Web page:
Rita now Category 4 hurricane

MIAMI (Reuters) - After lashing the Florida Keys, Hurricane Rita was upgraded on Wednesday into a more powerful Category 4 storm as it headed across the Gulf of Mexico on a course that could take it to Texas and dump more rain on Katrina-battered Louisiana.

Rita's winds increased to 135 mph (193-kph) winds as it headed into the Gulf. The storm hit the Florida Keys but did not get close enough to reach the vulnerable chain of islands with its most destructive forces.

The upgrade put Rita in the same strength classification as Hurricane Katrina, which devastated parts of Louisiana, Mississippi and Alabama last month, and it sparked concern in financial markets that the new storm could wreak as much damage as Katrina's assault on the U.S. Gulf Coast last month.

U.S. crude-oil prices rose and the dollar weakened against the euro. U.S. stock futures also pointed to a lower market open.

Rita's most likely future track would take it to Texas by the end of the week, raising fears the sprawling storm could bring heavy rains to flooded New Orleans and threaten the recovery of oil production facilities in the Gulf of Mexico.

With Rita looming, Louisiana declared a state of emergency and New Orleans, 80 percent of which was flooded when Katrina shattered its protective levees, was taking no chances. Mayor Ray Nagin said two busloads of people had been evacuated already and 500 other buses were ready to roll.

"We're a lot smarter this time around," he said. "We've learned a lot of hard lessons."

With grim news footage of Katrina's assault still fresh in their minds, officials along the Texas Gulf Coast prepared for Rita. An evacuation was ordered for Galveston and several schools in the region planned to cancel classes.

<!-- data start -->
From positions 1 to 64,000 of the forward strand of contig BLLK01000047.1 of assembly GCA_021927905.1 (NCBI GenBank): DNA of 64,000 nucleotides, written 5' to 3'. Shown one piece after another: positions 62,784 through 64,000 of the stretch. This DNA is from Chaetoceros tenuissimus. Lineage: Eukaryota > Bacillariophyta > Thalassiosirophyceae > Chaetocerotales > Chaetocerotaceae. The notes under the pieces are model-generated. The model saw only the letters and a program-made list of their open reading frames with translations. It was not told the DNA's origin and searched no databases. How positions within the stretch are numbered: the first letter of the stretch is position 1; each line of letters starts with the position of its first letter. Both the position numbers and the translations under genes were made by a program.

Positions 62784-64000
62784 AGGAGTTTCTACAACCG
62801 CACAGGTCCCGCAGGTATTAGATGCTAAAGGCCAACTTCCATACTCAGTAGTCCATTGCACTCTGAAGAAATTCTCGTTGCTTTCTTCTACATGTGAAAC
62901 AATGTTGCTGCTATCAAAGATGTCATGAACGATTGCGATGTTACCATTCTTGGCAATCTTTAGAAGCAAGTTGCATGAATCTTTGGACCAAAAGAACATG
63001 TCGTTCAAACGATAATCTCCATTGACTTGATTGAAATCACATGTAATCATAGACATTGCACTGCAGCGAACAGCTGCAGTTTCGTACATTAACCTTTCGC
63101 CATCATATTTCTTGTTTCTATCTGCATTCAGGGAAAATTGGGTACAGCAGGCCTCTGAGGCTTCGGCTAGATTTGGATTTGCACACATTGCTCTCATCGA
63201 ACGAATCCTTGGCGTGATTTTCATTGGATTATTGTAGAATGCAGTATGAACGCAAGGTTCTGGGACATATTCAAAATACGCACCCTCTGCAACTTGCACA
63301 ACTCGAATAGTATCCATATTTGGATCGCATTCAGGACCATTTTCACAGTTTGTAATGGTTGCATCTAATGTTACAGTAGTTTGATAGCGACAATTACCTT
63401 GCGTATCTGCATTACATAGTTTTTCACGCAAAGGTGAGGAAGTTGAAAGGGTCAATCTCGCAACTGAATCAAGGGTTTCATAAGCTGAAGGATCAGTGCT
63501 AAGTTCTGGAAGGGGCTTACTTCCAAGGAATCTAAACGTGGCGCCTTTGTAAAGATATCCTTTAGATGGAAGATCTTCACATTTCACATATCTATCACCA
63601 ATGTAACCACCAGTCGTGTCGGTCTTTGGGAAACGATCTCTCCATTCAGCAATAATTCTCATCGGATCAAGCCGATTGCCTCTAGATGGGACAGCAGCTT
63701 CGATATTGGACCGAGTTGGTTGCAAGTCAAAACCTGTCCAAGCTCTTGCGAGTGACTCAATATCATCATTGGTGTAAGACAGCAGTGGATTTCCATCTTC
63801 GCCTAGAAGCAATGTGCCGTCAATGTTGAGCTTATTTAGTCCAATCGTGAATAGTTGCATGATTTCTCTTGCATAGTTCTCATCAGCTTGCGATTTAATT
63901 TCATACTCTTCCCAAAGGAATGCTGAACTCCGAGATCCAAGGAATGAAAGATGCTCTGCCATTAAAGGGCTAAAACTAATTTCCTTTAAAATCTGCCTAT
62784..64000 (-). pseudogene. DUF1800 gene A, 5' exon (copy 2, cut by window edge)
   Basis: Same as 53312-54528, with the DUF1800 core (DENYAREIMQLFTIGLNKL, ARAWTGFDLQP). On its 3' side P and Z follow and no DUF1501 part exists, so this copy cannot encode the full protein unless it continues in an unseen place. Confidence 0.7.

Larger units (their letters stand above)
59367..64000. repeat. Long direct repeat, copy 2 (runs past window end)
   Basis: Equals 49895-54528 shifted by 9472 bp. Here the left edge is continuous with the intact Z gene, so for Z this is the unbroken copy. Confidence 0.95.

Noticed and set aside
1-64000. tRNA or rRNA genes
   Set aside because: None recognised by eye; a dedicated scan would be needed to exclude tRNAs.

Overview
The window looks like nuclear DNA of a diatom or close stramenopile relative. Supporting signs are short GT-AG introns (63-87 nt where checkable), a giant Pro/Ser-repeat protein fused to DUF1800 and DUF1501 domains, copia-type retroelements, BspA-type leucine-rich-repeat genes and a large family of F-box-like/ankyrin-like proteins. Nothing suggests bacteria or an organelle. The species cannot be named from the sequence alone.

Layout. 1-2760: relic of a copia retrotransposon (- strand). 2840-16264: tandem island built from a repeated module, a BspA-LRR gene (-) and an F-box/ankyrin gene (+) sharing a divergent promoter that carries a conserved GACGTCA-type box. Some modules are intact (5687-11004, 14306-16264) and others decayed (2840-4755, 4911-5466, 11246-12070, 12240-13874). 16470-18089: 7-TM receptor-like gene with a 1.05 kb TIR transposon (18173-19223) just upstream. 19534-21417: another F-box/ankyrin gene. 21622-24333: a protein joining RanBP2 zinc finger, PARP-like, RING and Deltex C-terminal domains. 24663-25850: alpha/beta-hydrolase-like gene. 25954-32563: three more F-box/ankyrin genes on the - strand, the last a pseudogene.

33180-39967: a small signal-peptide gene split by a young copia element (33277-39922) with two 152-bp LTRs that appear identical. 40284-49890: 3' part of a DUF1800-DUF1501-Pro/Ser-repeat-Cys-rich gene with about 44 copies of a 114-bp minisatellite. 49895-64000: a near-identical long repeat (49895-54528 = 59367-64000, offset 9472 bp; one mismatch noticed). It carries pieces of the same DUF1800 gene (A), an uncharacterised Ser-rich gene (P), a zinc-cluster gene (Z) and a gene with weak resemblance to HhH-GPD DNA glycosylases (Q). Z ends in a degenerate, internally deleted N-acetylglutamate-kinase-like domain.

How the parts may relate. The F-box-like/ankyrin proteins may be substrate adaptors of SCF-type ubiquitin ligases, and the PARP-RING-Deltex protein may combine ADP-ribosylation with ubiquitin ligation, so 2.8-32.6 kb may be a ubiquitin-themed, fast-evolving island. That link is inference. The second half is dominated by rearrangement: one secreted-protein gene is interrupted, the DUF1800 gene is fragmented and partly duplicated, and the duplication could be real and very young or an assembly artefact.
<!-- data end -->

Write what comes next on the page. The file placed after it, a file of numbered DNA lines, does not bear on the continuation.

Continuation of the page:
About 1,100 Hurricane Katrina evacuees still in Houston's two mass shelters faced another evacuation as the city found itself in Rita's possible path. They were being sent to Fort Chaffee, Arkansas.


Rita's center was about 195 miles west of Key West, Florida, at 8 a.m. EDT. The hurricane was headed west into the southeastern Gulf of Mexico at about 14 mph (22 kph), the U.S. National Hurricane Center said.

The hurricane center said Rita became a Category 4 hurricane on the Saffir-Simpson scale -- with sustained winds above 135 mph (217 kph) on Wednesday morning.

"The conditions over the central Gulf are much like they were for Katrina," hurricane center deputy director Ed Rappaport told CNN.

A major hurricane could send a 20-foot (6-meter) storm surge over the Texas coast by Saturday.

Oil companies just starting to recover from Katrina evacuated Gulf oil rigs as Rita moved toward major energy production areas.

The Navy began moving its remaining fleet of Katrina relief vessels, including the Iwo Jima, away from the Gulf Coast to ride out any potential battering from Rita.

U.S. light crude oil rose $1.80 per barrel to $68, its highest level in three weeks. The dollar lost 1 percent against the euro and Swiss franc, and some analysts cited concerns that damage caused by the hurricanes could prompt the Federal Reserve to scale back plans to raise interest rates.

President George W. Bush was briefed on Tuesday on the growing storm aboard the helicopter assault landing ship Iwo Jima, which is docked in New Orleans and has served as the military's Katrina relief headquarters.

Bush, who was criticized as being caught off guard by the severity of Katrina, said he had sent an admiral to Texas to coordinate any needed response to Rita.

Residents of the Florida Keys were grateful that Rita merely skirted their area.

"We did not have the flooding I thought we'd have," Key West Mayor Jimmy Weekley told reporters. "We were extremely lucky."

All 80,000 residents had been ordered out of the Keys island chain but many stayed behind in boarded-up homes. Rita's winds pushed seawater, sand and seaweed onto the Overseas Highway, the only road linking the islands to the mainland and flooded some buildings.

The storm swamped streets and knocked out power in Key West, the tourist playground at the western end of the island chain. But officials said the city fared well.

Bush signed an emergency declaration making federal assistance available to Florida, at the request of his brother, Florida Gov. Jeb Bush.

Rita was the seventh hurricane to hit Florida in 13 months.

(Additional reporting by Michael Peltier in Tallahassee, Jane Sutton and Michael Christie in Miami, Adam Entous in New Orleans, Mark Babineck in Houston and Marc Frank in Havana)

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